Though Scritti leader/vocalist/co-songwriter Green Gartside left behind his post-punk roots and the ‘indie’ sound of his Rough Trade debut album Songs To Remember to create this major-label debut, Cupid certainly had antecedents: Green and keyboardist/co-composer David Gamson revered the highly-syncopated R’n’B/electro of The System, Chaka Khan, ZAPP and Michael Jackson, but they added some classic pop songcraft and intricate harmony.

Rough Trade boss Geoff Travis gave Green his blessing and, coupled with manager Bob Last (who also managed Human League and ABC), Green pitched the Americans his fusion of pop and funk. As he told Word magazine in 2006, ‘The American labels were all tickled pink by these big NME interviews we did and that loosened their wallets. Bob and I were terribly persuasive as to why they should part with vast sums so we could make a record.’

Legendary Aretha/Chaka producer Arif Mardin came on board as did a raft of quality players such as Marcus Miller, Steve Ferrone, David (The System) Frank, Robbie Buchanan, Robert Quine and Paul Jackson Jr. But Green apparently turned out to be more of a perfectionist than any of them: ‘It took us a great deal of time to get our bits right and my anxiety about singing was pretty acute. I would demand to sing things over and over again and I’m not sure I ever got it better than the first time.’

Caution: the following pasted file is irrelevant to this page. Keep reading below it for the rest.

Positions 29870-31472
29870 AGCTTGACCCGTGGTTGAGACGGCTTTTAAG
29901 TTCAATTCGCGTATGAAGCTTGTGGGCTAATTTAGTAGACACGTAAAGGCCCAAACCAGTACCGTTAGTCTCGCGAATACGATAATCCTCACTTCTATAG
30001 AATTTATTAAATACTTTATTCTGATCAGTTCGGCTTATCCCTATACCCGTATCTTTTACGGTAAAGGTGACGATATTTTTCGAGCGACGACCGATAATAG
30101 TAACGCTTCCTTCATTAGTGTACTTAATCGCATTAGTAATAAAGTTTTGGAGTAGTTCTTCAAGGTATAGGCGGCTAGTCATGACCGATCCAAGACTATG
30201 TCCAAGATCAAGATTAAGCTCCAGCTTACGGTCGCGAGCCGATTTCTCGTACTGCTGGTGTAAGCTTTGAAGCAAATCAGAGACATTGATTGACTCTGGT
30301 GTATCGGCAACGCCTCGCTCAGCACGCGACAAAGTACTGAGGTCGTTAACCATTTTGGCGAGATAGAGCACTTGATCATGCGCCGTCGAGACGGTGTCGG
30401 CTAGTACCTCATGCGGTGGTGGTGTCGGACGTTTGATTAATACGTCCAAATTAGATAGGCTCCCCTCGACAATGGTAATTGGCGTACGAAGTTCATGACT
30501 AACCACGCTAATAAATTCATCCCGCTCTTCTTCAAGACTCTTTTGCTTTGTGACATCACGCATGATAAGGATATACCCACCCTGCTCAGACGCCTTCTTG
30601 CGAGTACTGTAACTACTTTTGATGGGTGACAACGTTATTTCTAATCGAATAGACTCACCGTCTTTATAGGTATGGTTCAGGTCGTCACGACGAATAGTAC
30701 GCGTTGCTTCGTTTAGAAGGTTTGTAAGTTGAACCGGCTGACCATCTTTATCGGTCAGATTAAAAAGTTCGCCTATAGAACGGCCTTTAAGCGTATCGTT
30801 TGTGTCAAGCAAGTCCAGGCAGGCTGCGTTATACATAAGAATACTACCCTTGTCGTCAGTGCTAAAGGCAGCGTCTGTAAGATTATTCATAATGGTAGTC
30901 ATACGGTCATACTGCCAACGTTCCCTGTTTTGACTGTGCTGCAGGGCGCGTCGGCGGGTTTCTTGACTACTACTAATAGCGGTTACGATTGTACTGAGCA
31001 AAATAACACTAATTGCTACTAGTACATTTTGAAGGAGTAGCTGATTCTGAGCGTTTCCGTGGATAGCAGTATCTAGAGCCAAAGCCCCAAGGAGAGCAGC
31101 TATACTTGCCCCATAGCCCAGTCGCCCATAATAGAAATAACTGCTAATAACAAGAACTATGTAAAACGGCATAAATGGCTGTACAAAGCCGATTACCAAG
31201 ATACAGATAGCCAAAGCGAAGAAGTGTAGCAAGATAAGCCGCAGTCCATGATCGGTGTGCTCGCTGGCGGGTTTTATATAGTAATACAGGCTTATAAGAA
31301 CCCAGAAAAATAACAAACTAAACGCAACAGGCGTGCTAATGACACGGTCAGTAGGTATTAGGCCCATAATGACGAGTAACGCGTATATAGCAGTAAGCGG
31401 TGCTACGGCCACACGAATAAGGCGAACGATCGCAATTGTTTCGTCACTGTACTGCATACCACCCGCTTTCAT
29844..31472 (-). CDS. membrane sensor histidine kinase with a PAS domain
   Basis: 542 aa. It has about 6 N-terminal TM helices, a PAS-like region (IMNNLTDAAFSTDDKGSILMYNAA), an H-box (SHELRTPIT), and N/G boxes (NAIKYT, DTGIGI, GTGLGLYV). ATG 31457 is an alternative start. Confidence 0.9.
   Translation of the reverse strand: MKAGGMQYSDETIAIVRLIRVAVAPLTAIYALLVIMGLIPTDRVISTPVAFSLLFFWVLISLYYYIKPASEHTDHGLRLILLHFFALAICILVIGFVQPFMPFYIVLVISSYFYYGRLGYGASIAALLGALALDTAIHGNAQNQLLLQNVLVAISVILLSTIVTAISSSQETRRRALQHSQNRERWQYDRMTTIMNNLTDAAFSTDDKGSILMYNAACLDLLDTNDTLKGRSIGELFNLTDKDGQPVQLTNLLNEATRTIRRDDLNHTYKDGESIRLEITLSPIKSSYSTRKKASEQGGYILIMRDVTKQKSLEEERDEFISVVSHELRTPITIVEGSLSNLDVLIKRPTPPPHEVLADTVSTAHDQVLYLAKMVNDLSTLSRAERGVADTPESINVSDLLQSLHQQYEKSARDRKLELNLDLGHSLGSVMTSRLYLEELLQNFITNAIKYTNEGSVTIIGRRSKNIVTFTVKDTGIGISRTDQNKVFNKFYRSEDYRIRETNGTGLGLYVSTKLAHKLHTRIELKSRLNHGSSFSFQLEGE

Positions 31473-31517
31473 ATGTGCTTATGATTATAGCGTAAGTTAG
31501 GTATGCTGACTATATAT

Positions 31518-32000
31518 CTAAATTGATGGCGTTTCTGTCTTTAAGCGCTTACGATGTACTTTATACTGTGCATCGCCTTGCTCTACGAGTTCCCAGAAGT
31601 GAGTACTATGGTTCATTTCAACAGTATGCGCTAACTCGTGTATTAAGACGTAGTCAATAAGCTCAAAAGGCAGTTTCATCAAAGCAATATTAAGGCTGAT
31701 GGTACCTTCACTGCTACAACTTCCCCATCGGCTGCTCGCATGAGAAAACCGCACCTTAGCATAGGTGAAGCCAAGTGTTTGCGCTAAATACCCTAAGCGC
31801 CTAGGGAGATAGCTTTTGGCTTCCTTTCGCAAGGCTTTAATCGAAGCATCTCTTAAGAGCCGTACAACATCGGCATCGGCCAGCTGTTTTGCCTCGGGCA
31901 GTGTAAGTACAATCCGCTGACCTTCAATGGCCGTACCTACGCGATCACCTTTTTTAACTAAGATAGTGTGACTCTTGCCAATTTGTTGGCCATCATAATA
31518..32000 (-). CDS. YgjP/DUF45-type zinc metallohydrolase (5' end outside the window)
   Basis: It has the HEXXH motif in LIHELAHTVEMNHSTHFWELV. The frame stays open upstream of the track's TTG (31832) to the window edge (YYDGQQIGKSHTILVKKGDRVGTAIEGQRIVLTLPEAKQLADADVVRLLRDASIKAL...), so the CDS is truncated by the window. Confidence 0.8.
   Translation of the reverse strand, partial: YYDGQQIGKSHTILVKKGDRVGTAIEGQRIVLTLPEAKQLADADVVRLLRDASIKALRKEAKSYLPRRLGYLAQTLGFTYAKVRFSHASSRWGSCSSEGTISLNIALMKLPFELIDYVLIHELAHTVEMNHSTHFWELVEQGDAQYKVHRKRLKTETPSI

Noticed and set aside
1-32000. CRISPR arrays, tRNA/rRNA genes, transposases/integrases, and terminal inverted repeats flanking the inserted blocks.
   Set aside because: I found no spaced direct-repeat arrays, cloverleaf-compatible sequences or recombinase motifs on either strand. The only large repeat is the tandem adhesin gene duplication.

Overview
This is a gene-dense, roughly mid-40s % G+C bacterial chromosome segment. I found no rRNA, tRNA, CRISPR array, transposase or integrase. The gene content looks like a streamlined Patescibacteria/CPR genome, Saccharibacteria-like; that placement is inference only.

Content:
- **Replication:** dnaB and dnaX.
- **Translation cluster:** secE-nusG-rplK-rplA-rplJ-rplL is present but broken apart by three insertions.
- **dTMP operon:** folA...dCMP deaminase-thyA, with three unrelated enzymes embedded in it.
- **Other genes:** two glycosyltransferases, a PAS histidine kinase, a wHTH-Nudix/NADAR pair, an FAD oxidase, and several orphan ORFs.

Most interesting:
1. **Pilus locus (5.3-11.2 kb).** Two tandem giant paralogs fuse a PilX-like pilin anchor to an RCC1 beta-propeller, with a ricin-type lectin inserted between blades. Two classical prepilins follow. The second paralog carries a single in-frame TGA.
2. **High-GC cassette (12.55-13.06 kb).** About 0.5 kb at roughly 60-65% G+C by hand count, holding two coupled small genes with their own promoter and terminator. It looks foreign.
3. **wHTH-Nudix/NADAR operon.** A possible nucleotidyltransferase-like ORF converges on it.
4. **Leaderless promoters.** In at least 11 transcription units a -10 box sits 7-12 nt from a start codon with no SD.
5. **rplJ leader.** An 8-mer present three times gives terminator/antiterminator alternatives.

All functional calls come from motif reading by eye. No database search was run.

Cupid featured three classic singles – ‘The Word Girl’, ‘Absolute’ and ‘Wood Beez (Pray Like Aretha Franklin)’, though eventually a total of five tracks were released as A-sides. The John Potoker remix of ‘Perfect Way’ (far superior to the album version) even became a massive hit in the States, reaching 11 on the Billboard Hot 100 and pushing worldwide sales of the album over the million mark (check out this guy’s incredible play-a-long).